Industrial Leaders Call for Green Tax Incentives

Organizations, from Caterpillar to Dow Chemical, push Congress to enact tax credits for industrial energy efficiency projects.

Some of manufacturings most powerful corporations, flanked by labor, environmental and government organizations, are pushing Congress to enact new tax policies to help stimulate energy efficiency projects in industrial facilities.

Nearly 90 organizations, including Caterpillar, Dow Chemical, GE Energy and Ingersoll Rand, signed letters this week sent to members of the Senate Finance Committee and the House Ways and Means Committee asking for support of tax credits to expand use of combined heat and power (CHP) and waste energy recovery.

Both houses of Congress are currently weighing revisions to tax credits for energy-related industrial efficiency investment. A Senate bill, proposed by Jeff Bingaman (D-N.M.) and Olympia Snowe (R-ME), would update IRS codes from 25 years ago on incentives for deploying projects to better utilize heat and power.

The industrial sector is a huge consumer of power, yet doesnt get sufficient attention in the quest for energy efficiency, said Tom Casten, chairman of Recycled Energy Development, an organization which aids companies in reducing their energy costs and maximize efficiency. Manufacturers that recycle their waste energy are typically able to cut their energy expenses by about 20%, reaping huge savings on a core operating cost while drastically reducing greenhouse gas emissions.

According to the Oak Ridge National Laboratory, a large-scale expansion of CHP could provide 20% of U.S. generating capacity by 2030. Dow Chemical, for example, has saved more than 1,700 trillion BTUs since 1994, a significant portion of which comes from upgraded CHP units.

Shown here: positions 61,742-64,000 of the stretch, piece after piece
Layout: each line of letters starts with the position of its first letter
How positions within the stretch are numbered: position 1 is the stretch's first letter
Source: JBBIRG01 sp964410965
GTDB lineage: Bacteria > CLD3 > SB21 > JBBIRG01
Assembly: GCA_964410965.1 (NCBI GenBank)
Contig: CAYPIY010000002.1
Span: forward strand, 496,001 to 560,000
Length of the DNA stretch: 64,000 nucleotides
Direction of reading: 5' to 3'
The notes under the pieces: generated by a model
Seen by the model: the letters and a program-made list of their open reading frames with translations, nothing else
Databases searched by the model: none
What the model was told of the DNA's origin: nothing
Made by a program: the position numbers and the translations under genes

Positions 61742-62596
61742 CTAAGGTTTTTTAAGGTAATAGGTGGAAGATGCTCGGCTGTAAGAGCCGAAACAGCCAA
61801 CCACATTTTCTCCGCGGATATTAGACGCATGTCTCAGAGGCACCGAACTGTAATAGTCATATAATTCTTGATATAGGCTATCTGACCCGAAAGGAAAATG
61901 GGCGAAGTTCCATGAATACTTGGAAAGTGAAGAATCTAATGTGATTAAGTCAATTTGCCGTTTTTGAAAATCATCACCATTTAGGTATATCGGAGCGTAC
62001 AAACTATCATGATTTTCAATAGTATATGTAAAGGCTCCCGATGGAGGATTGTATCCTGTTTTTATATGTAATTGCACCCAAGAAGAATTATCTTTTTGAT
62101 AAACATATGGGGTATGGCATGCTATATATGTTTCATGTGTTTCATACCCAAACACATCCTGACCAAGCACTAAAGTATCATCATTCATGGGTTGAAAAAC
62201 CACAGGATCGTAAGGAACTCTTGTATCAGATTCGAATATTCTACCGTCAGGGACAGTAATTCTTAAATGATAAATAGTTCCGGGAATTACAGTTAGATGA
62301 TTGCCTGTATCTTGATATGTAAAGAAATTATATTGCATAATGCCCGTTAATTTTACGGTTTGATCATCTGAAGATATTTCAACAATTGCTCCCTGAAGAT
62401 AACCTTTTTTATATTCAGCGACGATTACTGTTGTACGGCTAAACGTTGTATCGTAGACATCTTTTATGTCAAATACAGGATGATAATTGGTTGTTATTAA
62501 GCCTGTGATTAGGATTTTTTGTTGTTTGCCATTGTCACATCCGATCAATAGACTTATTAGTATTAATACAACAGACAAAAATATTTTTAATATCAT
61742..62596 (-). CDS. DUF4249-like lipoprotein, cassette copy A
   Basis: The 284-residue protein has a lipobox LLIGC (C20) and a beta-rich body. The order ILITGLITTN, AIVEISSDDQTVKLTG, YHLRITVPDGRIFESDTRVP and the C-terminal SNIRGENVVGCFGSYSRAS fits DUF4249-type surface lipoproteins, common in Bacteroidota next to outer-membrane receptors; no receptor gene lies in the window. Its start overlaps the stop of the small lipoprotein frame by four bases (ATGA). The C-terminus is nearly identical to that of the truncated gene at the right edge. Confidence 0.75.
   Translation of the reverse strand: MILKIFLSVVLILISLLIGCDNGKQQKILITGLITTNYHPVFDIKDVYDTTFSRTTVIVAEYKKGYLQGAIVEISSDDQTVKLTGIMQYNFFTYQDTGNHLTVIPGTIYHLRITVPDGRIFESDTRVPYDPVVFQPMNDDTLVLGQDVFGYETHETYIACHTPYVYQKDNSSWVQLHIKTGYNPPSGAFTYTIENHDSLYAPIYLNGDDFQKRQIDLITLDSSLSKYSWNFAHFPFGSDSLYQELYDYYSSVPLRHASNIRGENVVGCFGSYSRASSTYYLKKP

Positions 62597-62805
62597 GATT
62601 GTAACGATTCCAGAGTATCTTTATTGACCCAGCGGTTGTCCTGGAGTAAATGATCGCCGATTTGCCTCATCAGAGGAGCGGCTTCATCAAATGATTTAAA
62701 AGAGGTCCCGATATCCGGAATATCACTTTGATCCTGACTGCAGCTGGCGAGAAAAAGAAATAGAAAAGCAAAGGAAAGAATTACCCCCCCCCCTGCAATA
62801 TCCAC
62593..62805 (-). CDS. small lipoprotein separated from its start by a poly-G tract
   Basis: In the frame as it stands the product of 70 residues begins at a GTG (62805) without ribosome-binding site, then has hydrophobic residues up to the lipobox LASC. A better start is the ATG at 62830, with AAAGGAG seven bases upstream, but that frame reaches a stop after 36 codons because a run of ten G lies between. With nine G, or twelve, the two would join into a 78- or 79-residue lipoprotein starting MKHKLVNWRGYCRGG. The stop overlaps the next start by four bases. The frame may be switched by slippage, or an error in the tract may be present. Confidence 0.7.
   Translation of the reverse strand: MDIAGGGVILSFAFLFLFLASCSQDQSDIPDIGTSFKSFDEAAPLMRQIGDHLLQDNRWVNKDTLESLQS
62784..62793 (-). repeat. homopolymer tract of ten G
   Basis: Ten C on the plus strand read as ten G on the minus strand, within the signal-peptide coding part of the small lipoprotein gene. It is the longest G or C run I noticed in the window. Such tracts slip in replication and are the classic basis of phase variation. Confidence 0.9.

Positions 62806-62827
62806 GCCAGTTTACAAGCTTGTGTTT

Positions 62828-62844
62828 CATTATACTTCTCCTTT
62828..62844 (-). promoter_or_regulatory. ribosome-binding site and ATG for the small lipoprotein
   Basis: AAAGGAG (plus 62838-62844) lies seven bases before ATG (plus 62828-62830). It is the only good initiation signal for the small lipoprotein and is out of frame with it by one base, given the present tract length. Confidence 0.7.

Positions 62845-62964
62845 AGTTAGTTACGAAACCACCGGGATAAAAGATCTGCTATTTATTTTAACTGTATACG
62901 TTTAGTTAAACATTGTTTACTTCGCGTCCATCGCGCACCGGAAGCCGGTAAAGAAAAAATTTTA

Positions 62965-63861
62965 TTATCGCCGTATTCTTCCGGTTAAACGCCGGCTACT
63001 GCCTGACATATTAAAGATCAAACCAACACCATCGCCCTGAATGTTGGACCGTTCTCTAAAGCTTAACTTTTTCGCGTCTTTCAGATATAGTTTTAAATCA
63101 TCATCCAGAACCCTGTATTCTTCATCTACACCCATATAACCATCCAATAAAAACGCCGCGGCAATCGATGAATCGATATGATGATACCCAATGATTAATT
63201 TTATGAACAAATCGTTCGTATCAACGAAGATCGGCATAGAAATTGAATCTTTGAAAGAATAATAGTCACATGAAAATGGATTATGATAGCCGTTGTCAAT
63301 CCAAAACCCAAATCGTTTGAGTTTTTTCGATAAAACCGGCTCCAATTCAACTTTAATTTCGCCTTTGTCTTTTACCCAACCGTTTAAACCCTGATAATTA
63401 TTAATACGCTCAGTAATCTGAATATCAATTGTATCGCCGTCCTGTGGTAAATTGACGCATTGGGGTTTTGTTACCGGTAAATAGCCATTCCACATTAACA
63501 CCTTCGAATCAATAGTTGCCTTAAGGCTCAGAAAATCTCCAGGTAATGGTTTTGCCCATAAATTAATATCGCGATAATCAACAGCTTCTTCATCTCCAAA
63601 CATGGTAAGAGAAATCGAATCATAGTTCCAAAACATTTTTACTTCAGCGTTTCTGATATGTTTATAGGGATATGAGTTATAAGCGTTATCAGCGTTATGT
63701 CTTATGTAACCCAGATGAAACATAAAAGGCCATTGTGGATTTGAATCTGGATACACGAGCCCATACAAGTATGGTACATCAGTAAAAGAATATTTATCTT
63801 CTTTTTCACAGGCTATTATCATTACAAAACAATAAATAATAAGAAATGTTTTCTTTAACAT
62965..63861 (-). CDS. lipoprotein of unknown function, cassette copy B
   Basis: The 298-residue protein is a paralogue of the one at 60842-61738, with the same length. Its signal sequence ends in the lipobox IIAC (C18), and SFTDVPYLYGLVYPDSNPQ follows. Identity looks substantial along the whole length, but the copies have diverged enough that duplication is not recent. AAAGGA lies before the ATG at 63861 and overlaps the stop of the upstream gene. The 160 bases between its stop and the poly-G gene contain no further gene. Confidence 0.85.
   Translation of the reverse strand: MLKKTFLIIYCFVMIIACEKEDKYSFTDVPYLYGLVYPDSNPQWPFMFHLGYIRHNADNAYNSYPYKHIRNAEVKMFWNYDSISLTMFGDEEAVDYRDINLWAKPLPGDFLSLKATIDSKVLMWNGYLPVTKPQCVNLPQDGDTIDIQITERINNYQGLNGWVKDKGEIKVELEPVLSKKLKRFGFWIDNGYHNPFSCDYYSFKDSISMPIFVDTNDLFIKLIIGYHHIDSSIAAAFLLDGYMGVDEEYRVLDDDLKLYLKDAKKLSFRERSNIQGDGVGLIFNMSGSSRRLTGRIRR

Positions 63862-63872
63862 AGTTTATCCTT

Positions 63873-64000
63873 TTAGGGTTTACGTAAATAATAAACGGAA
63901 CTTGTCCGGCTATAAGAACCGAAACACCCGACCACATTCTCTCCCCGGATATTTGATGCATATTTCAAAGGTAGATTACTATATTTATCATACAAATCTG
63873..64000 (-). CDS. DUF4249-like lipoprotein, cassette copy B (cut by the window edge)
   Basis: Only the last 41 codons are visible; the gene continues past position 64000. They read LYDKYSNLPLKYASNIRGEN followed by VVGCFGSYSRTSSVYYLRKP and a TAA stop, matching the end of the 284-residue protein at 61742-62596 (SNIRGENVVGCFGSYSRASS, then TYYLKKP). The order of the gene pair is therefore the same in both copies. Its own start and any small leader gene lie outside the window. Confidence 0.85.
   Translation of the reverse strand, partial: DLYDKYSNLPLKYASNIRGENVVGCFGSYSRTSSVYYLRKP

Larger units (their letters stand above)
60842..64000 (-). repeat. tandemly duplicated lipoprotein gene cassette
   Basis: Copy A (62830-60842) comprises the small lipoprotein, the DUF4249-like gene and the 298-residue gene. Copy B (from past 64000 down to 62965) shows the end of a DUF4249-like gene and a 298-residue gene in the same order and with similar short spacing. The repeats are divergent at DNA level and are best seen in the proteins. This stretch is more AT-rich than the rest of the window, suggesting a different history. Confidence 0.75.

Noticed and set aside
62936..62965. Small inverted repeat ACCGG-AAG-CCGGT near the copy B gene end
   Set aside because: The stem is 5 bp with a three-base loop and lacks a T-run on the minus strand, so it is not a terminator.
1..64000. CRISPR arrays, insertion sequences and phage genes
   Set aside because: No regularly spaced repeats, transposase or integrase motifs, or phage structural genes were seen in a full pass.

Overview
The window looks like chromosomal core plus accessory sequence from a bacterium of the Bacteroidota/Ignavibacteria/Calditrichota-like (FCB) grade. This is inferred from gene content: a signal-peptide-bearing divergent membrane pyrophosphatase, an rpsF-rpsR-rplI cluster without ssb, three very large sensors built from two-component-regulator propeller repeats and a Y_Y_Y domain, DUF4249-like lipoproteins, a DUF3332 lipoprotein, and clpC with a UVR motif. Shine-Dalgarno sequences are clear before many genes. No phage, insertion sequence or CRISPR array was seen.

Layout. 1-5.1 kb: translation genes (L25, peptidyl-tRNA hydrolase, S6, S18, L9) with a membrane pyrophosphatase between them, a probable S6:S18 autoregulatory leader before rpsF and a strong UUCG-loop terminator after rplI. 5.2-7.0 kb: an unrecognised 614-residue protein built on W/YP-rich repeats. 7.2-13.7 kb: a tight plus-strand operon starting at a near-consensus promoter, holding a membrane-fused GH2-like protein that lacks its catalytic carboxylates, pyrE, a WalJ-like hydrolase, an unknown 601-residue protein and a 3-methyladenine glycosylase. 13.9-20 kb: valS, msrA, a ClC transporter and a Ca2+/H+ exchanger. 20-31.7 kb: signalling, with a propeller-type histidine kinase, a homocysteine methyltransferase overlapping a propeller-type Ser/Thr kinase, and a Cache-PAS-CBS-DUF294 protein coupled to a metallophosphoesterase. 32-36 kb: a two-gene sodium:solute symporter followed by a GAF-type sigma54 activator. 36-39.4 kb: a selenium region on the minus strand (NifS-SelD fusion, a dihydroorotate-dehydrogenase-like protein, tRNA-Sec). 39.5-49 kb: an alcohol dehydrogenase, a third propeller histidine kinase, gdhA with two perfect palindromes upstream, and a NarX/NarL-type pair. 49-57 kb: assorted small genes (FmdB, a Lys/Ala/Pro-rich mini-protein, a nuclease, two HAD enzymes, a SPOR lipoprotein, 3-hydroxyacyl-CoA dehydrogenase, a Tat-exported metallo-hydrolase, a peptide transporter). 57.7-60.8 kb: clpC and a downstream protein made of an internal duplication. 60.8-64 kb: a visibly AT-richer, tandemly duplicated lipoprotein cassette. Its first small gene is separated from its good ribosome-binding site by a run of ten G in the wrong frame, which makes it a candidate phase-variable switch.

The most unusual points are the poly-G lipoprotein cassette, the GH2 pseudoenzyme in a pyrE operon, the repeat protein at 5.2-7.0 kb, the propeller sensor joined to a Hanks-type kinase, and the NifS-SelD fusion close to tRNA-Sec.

CHP is an energy saving process that Dow Chemical has used successfully for a century, said Doug May, vice president of energy and climate change at Dow Chemical. This approach must be encouraged to reduce pollution and improve domestic manufacturers ability to compete globally.

Waste energy recovery systems, which captures waste energy from industrial facilities, currently receives no tax benefits. CHP, a process by which manufacturers generate electricity and heat on site, obtains only a 10% investment tax credit for the first 15 megawatts of a project limited to 50 megawatts in size.

The bills now in the House and Senate would remove the limitation to small projects and apply the tax credit to a projects first 25 megawatts, as well provide a 30% credit for recycled energy and CHP with efficiencies above 70%.

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